When you apply for a mortgage loan, the lender analyzes more than your credit score and income -- it also considers the purpose of the property you want to buy. You'll have to disclose how you'll use the property on the loan application. The choices are as a primary residence, second home or investment. Owner occupancy has implications regarding the interest rate and terms of your loan agreement. Additionally, some loans, such as FHA or VA mortgages, can be used only to purchase a home you're going to occupy as a primary residence.
The term "primary residence" is loosely defined in regard to real estate. Even though there's no strict definition, several characteristics are agreed on. A home is considered your primary residence if you live there for the majority of the year, typically six or more months. Additionally, while you're not living in the home, you can't rent it out to a tenant. When purchasing a home you intend to live in, it's considered owner-occupied in the eyes of the lender. However, your lender might require you to provide proof or sign an affidavit stating that you intend to occupy the property.
A vacation home or second home is an additional property that you occupy for smaller portion of the year. The home doesn't necessarily have to be used for vacation purposes, but it should be a fair distance away from your primary residence, typically 50 or more miles. As with the primary residence requirement, you can't rent out the property while you're not staying there.
If a home is used as a rental property, which you earn income from, it's considered an investment property. Any type of property, such as single-family homes, multi-unit properties or condos, can be an investment property. If you simply act as the owner and landlord of a rental home, it's considered non-owner occupied. However, if you physically live at the property, it's classified as owner-occupied. This type of situation can occur if you own a multi-unit home such as a duplex -- you live on one side, and your tenant lives on the other.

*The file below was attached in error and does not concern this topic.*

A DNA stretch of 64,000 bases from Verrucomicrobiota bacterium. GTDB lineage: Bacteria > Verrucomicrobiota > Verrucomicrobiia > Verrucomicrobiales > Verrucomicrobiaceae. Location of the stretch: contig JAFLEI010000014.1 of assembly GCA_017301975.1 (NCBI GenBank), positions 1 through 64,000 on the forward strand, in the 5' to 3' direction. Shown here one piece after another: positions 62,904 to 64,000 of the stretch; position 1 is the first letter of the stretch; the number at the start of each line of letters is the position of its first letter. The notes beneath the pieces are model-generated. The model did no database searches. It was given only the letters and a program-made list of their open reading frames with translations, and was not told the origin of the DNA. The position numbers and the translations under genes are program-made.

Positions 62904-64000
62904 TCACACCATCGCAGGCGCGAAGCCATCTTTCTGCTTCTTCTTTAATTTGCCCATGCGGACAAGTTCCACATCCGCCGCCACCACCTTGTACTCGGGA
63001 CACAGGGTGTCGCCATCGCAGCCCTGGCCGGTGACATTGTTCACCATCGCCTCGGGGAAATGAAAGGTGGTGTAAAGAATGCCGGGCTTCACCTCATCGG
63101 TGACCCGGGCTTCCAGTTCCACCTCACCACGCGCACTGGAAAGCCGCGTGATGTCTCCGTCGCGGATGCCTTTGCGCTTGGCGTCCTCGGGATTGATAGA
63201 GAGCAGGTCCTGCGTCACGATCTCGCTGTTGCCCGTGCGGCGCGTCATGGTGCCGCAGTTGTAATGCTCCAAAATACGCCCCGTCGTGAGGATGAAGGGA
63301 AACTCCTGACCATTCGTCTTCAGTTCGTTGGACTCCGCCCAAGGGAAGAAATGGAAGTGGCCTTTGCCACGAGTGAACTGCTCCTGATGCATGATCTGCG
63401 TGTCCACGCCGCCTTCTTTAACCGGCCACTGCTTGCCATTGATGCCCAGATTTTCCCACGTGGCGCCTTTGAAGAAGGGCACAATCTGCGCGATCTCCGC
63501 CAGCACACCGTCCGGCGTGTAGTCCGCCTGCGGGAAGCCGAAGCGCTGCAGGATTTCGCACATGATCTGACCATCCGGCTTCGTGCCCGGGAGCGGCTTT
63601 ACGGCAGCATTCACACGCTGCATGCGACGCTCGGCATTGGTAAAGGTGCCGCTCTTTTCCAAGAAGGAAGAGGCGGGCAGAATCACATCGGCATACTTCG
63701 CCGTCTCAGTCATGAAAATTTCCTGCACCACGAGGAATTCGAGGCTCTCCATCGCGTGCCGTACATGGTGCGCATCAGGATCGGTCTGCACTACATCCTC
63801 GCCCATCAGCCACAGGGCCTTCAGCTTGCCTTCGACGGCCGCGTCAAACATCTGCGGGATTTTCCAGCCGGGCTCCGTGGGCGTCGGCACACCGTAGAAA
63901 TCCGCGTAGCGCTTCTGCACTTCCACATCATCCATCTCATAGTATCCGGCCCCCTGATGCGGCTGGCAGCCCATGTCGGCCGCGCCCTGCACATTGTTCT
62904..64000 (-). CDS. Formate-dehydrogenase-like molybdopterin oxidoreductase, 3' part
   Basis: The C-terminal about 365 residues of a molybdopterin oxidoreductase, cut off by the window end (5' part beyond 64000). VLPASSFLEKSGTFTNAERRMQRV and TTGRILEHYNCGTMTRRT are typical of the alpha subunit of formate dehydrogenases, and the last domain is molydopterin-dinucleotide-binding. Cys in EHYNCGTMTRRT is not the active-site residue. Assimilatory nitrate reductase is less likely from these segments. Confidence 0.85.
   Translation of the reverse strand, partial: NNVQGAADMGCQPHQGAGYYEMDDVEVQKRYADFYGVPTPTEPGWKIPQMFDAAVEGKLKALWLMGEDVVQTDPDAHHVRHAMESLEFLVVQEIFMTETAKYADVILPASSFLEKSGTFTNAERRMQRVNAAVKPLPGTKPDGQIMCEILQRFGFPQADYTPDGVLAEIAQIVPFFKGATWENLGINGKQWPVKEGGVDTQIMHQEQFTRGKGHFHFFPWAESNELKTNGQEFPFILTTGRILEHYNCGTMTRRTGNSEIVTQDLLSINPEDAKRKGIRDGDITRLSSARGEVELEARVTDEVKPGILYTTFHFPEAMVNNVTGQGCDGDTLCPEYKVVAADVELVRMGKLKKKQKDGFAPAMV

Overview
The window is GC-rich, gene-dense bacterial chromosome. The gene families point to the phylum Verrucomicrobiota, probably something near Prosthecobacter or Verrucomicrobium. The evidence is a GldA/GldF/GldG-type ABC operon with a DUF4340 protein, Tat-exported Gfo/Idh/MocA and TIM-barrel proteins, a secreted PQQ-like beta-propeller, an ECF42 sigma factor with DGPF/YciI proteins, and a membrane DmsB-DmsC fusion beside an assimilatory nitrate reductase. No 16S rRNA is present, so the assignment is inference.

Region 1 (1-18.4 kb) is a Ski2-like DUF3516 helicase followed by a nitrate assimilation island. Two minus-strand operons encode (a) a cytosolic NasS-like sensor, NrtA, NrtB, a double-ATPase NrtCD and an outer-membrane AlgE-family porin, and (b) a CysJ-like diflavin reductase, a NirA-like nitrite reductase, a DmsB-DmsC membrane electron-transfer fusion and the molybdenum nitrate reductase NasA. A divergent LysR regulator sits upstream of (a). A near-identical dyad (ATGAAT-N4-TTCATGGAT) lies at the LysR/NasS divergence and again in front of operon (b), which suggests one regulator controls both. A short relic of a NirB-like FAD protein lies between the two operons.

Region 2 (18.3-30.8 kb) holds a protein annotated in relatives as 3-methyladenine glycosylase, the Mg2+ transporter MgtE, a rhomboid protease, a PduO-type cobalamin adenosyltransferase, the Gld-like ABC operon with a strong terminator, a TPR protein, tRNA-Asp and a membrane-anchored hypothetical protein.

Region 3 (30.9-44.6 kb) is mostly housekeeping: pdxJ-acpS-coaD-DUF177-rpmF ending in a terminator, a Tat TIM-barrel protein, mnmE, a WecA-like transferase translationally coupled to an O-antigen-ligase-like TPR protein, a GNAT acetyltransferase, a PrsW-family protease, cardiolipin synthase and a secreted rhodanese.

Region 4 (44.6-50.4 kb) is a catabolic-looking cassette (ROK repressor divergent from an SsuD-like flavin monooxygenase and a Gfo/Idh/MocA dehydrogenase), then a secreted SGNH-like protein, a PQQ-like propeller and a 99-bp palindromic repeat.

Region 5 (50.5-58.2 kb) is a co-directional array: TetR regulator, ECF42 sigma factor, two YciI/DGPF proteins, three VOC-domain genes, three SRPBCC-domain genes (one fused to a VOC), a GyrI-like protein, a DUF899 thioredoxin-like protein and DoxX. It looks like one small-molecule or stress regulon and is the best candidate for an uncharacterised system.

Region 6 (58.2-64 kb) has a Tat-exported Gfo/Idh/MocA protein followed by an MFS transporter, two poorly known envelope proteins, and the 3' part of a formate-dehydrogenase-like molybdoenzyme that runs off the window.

Typically, loan approval requirements are slightly relaxed, and interest rates are lower for owner-occupied primary residences. When buying a new home, the lender will expect you to move in within 30 days after the closing if the property is intended to be a primary residence. Second homes and investment properties often carry higher interest rates than primary residences. You'll also need to have an excellent credit history and earn enough income to support multiple payments. Most lenders also require a higher down payment. Income tax deductions are another factor in play. You can deduct mortgage interest and property taxes on your federal income tax return -- but only on your primary residence that you occupy most of the year.
- The Mortgage Porter: Is It a Primary Residence, a Second Home or Investment Property?
- Realty Times: What's Your Principal Residence? Tax Experts Not Always Certain
- The Truth About Mortgages: Investment Properties
- Home Loan Consulting Group: Occupancy Requirements
- American Financial Resources, Inc.: Non-Owner-Occupied Mortgage Financing
- U.S. Mortgage Corporation: Second/Investment Home
- Mortgage Services III, LLC: Owner Occupancy Affidavit
- The Reality Based Community: Owner-Occupied Rental Housing
- VA Mortgage Center: VA Loan Occupancy Requirements
- FHA.com: FHA Loans and Owner Occupancy
- Thinkstock/Comstock/Getty Images
- What Is a Closed-End Deed of Trust?
- What Determines if I Get a Home Loan?
- Can I Get a Home Improvement Loan With an Owner-Financed House?
- What Is the Difference Between an Option ARM & a Conventional ARM?
- Does Pre-Qualifying With Several Lenders for a Home Loan Hurt My Credit?
- What Happens Between Home Loan Underwriting & Closing?
- What Happens Once a Home Loan Is Approved?
- How to Do a Legal Wrap Mortgage Due on a Sale If the Deed Is Not Transferred
- Can You Add in a Home Improvement Loan with a First-Time Home Buyer Loan?
- Does Having a Co-Borrower Give You a Bigger Loan?